// By Rich Reed //
photos by // michael gleason photography
It began with my neighbor across the street, Scott Tomrell, texting me to look out my front window. He was standing in his driveway dressed in a strange-looking uniform, wearing an odd little cap. As it turns out, Scott plays for the Lumber City Base Ball Club in Flint, a team that played in Flint during the 1870-1871 season. I even had the opportunity to attend a game played at the University of Michigan-Flint this past July.
This team got its start in 2013, thanks to the vision and expertise of Thomas Henthorn, a tenured professor of history at UM-Flint. As a Wyatt-endowed professor with a Ph.D. in urban history from Michigan State University, Henthorn researched the game as it was first played in America. The correct history of the game is available at VBBA.org, so Henthorn set about to establish a team and play according to historically correct rules and equipment.
With over 30 vintage baseball teams in Michigan alone, “It was interesting, but not good history. It wasn’t real history, so I wanted to make it fun and play good, accurate baseball,” he says. According to Henthorn, many vintage teams made up a lot of the history and terms to suit their desires, so he researched it and corrected it, with many teams being suspicious of a Ph.D. telling them what was wrong. However, Henthorn grew up with a ball glove on all summer long and took it off at Halloween.
During the urbanization of the East Coast in the 1830s and 1840s, wherever city men –
bankers, clerks, volunteer firemen and so on – got together and socialized, they played baseball. As the game evolved, exact rules were established in 1858 by the National Association of Base Ball Players. Under those rules, the first team to reach 21 runs won the game. A nine-inning rule was added, with some games even ending in a tie. Strikes and balls were called with the three-strikes-you’re-out rule added in 1858.
I recently watched Henthorn in action. Attempting to stay historically accurate, Henthorn umpired the game, called balls and strikes and explained the rules of the game. The only modern exception I witnessed was a public address system to announce the players, as in, “Mr. Tomrell at bat.”
The captain coaches the Flint team, which plays 12-13 games April-September. The ages of the current team members are about 45 to 50. There are nine players on the field playing the same positions as modern-day baseball. Each team gets three outs and the game lasts nine innings.
“Rather than focusing on pitching and batting as in modern baseball,
fielding is the highlight of the game.”
All players must wear an authentic uniform and cap. The shirts have a “shield” on the front, and the full-length pants are blue, held up by suspenders. The team play with no gloves; the first baseman and catcher are the only players to wear fingerless gloves. The ball is rubber, wrapped in wool and covered in leather; it is handmade and doesn’t go very far. It is pitched underhand from 45 feet out. The bat is 2.5 inches around at a maximum length of 40 inches. Rather than focusing on pitching and batting as in modern baseball, fielding is the highlight of the game. The pitcher starts the action and the “striker” (batter) gets play moving. A striker is called out when a defensive player catches a ball in the air or when a striker hits a one-bounce hit to someone in the field.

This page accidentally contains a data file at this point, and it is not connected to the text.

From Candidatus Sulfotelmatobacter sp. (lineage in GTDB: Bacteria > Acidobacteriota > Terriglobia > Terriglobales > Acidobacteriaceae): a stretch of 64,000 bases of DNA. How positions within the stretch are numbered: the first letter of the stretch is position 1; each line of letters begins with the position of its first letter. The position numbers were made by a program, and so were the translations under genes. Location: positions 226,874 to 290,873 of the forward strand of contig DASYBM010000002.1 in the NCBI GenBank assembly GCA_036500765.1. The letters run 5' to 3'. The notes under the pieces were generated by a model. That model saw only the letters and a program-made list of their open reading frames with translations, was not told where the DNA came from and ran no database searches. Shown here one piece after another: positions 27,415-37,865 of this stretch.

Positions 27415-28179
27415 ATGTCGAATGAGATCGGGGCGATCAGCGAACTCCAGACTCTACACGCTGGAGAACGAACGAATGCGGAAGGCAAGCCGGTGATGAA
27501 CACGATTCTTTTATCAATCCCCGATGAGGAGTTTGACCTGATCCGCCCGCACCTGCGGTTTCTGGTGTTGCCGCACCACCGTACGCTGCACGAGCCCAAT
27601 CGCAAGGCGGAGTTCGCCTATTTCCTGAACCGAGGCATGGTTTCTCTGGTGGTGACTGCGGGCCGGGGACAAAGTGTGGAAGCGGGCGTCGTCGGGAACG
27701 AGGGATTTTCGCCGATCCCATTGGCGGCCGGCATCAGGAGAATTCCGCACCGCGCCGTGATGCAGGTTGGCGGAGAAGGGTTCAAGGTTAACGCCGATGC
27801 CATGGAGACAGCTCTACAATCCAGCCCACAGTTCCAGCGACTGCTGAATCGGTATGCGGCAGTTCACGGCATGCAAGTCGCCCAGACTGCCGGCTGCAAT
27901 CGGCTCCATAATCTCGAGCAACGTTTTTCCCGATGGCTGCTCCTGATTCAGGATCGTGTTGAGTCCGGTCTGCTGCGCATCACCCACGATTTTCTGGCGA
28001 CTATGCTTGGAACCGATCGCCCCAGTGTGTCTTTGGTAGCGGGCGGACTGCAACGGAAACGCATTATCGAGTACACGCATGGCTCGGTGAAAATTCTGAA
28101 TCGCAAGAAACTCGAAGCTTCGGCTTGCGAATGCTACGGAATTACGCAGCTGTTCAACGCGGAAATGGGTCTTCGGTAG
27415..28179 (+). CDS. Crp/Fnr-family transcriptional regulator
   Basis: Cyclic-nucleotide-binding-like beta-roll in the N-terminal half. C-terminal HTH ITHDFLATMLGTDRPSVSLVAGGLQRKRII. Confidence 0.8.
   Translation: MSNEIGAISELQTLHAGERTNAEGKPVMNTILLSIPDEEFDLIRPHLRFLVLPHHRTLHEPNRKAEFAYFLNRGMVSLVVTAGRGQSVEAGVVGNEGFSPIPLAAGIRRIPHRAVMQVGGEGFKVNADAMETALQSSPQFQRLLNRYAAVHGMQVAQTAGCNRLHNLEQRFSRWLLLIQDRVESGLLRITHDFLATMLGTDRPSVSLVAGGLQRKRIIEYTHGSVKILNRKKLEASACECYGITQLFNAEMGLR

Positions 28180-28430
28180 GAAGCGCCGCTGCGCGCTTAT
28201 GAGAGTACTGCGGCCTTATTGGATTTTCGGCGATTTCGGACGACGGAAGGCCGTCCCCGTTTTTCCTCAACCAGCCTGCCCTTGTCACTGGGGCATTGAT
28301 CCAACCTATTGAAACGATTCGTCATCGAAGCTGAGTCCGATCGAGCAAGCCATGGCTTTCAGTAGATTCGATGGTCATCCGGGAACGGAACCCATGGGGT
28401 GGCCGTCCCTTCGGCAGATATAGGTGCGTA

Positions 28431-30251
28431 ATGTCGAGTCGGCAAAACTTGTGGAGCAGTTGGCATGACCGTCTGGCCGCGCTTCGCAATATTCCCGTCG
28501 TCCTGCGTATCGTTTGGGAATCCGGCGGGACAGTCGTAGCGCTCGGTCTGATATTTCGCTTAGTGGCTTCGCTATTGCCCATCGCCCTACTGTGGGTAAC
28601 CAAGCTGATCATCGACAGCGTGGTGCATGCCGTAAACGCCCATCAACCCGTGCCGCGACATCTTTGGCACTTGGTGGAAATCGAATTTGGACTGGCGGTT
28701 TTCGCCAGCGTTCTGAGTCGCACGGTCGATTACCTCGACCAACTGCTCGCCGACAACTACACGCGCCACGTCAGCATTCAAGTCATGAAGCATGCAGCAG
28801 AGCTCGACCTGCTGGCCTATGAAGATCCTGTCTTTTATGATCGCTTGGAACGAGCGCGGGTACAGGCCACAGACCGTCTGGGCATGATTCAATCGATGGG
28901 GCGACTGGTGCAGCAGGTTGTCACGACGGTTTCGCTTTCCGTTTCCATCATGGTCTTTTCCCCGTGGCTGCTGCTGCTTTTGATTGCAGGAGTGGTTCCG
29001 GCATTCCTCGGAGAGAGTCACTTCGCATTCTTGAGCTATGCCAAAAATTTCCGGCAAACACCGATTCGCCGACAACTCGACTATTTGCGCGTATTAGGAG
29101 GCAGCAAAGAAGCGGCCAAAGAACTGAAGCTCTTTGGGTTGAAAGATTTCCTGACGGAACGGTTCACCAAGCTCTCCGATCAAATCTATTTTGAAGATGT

Trying to convince his wife that he is at work when the team plays, Henthorn states, “This is a serious historical research project.” There are no sunglasses allowed; cellphones are banned, as are backpacks and gym bags on the bench. Players are not allowed to high-five, since that is a modern way of celebrating a good play. And no beer is allowed.
There is a UM-Flint brand associated with the team because the History Department does fund a few expenses. The team is also associated with the Whaley House, and a team trailer is provided by Genesee Polymers Corporation. All home games are played at UM-Flint, just north of campus. Henthorn would like to see more diversity on the team and maybe even a team put together at Berston Field House or Bassett Park.
He states, “We take public history into communities in Flint, especially underserved areas.” In fact, the team members have worn their uniforms and set up a batting cage at Movies Under the Stars, sponsored by Communities First, Inc., a Flint nonprofit.
The Lumber City Base Ball Club has played in tournaments in Frankenmuth and at Greenfield Village, where they have held a World Tournament of Historic Base Ball event. The Flint team does not belong to a league, per se, and a win-loss record is kept by the team only. On September 15, the team played a Lapeer team at Berston Field House.
The following people are currently listed as team members of the Lumber City Base Ball Club: Andrew Stout, Brian Benjamin, Charles Piskoti (captain), Daniel Cole, Dennis Kleinedler, Don Ferguson, Ed Folsom, James Dillard, Jason Haas, Joe Deitering, Josh Greenwald, Kyle McGilvery, Lewis Benjamin, Matthew Thick, Mike Plasha, Patrick Bower and Scott Tomrell.
For anyone interested in trying out for the team or participating in any fashion, please contact Henthorn by phone or text at 810-919-9614 or email him at [email protected] The cost is approximately $100 for the uniform and $50 for dues. So again, let’s play ball!